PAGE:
As Dr. Frumkin asked, “When was the last time you heard about a case of ‘sidewalk rage’?" A recent blog I wrote on my True Green column about the beauty of walking and “saying hello” in a historic community like Old Salem, North Carolina got more attention than almost any other blog I have written in the past two years. It would seem that people are hungry for walking and talking, and you don’t need empirical research to prove that.

The National Trust for Historic Preservation works to save America's historic places. Join us today to help protect the places that matter to you.

Barbara Campagna

Barbara A. Campagna, FAIA, LEED AP BD+C was formerly the Graham Gund Architect of the National Trust in the Stewardship of Historic Sites office. She is currently a sustainability consultant to the National Trust and can be reached at bcampagna@bcampagna.com.

Teaching Preservation: Where Is Potters Field?

Posted on: April 9th, 2009 by Guest Writer 2 Comments

 

Time for a little guessing game. Here are your clues...

This can't be it...

This can't be it...

It's two words. When you were in high school, it was something you liked more than movie day and substitute teacher day combined. And, regardless of how old you are or what you're doing today, it will always be the ultimate solution for when you will do absolutely anything (“Hmm, we haven’t had a fire drill in a while…”) to get outside in the sunshine.

It’s a beautiful little thing known as a mid-day (or if you're really lucky, all-day) field trip.

The other day in Research History began like any other, but ended in an exciting scavenger hunt through Good Hope Cemetery for a place called Potters Field. All of this started because Kelli M. discovered the names of 25 “paupers” in her research of the 1882-1897 deed records, which were given to us by one of the Good Hope trustees at the outset of our class project.

Potters Field is located at the rear of the cemetery, or so we thought. When we got to the location, all we found was dirt, grass and a little too much mud. We paced back and forth (not particularly cool given the conditions) and found absolutely nothing.

We didn't find Potters Field, but we did find some enthusiastic hand puppets who really love their state.

And then, out of thin air (or so it seemed), a red SUV pulled up and out came Mickey Mouse. Okay, not really, but the woman who emerged was wearing a sweatshirt decorated with those signature ears. Come to find out, she was the caretaker of Good Hope.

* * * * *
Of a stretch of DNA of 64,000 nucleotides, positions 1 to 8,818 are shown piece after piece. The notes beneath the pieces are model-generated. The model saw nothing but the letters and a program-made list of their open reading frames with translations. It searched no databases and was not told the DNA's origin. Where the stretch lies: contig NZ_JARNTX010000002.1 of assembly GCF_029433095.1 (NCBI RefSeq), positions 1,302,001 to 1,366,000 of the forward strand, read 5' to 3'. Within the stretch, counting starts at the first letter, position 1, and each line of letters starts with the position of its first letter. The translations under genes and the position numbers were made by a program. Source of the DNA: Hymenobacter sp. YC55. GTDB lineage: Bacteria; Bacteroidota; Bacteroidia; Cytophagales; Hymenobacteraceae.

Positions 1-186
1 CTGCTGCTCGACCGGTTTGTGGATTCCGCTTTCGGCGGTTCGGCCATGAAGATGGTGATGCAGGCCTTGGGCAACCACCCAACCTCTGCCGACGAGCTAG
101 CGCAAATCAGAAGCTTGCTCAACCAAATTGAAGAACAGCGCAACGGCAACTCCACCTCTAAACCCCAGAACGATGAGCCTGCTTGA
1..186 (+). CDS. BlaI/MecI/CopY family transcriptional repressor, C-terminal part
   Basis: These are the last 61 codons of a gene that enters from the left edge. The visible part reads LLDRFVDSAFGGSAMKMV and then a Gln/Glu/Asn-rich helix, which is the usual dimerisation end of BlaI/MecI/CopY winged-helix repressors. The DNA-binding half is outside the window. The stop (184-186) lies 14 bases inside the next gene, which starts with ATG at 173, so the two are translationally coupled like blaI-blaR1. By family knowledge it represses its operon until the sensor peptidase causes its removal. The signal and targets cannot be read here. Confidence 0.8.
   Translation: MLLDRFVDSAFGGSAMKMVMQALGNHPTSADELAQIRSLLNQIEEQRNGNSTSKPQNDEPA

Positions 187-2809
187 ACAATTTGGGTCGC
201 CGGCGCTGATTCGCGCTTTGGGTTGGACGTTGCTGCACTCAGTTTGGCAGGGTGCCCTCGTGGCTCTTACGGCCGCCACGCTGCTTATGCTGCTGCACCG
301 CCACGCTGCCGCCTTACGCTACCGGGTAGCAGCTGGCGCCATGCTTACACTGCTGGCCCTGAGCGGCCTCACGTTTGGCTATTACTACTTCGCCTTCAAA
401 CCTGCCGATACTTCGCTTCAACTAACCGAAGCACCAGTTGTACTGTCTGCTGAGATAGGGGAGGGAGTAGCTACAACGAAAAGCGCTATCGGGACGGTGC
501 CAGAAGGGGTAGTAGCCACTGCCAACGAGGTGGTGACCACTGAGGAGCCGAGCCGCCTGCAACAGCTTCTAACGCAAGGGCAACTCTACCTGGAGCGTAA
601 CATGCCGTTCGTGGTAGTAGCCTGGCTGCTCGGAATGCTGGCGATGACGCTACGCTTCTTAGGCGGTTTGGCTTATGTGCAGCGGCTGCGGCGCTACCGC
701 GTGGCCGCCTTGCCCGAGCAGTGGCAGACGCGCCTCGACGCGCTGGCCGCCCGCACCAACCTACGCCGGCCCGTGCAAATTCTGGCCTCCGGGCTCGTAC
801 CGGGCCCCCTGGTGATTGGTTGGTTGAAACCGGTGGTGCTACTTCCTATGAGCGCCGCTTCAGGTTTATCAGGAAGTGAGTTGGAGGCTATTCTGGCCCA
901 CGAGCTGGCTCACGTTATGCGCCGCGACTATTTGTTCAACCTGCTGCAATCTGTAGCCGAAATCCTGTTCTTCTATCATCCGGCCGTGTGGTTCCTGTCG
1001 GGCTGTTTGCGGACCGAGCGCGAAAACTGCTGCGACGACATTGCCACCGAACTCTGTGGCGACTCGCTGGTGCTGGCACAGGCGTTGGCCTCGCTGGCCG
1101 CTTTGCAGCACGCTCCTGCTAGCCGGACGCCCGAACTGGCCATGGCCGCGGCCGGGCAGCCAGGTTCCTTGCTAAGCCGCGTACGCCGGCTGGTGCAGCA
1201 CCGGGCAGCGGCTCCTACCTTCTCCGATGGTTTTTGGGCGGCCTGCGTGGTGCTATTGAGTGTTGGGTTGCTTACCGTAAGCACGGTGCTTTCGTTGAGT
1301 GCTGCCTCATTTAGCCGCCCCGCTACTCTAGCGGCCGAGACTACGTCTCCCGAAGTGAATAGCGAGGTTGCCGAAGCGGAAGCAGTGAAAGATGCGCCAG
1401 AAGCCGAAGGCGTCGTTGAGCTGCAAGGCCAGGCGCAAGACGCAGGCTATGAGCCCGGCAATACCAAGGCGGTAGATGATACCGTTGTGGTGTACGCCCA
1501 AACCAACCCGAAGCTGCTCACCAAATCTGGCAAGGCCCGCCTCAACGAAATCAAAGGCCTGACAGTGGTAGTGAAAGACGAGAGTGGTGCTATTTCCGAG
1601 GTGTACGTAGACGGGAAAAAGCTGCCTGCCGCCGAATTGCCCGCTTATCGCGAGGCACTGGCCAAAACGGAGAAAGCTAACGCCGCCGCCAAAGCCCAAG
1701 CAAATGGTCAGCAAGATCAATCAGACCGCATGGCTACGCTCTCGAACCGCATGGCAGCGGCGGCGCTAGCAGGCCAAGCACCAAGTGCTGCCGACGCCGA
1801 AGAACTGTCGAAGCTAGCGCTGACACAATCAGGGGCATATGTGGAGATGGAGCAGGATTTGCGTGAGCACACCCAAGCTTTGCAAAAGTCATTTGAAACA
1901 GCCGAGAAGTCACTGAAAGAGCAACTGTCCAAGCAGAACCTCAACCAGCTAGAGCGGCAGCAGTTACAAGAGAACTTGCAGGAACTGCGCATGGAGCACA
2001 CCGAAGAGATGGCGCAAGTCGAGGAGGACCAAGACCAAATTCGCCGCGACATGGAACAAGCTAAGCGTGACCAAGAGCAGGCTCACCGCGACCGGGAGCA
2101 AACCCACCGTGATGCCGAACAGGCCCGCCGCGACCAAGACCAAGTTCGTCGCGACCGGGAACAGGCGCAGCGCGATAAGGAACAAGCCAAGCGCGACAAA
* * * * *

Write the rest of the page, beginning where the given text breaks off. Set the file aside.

Mr. LaRue told her what we were doing and what we were looking for, and her answer surprised up. She said that Potters Field is located along the side of the cemetery, and the area we were canvassing wasn’t actually owned by the graveyard. Not convinced, Mr. LaRue showed her our map. This was by far the best part of the afternoon, especially when he said, “I know what I’m talking about, but I know that you also know what you're talking about.”

Needless to say, an agreement wasn’t reached, so we piled back into our cars and headed back to campus.

So, where is Potters Field and what’s the story behind it? Beats us, but stay tuned as we get to the bottom of this interesting mystery.

- Tyler K., Kelli M., Alyssa S. & Lynne M.

Tyler, Kelli, Alyssa and Lynne are seniors at Washington High School in Washington Court House, Ohio. For the remainder of this semester, they'll be working with their Research History classmates on a variety of preservation projects, including documenting and preserving local cemeteries like Good Hope. Stay tuned as they share their experiences here on our blog and on their Flickr photostream.

The National Trust for Historic Preservation works to save America's historic places. Join us today to help protect the places that matter to you.

Guest Writer

Although we're always on the lookout for blog content, we encourage readers to submit story ideas or let us know if you've seen something that might be interesting and engaging for a national audience. Email us at editorial@savingplaces.org.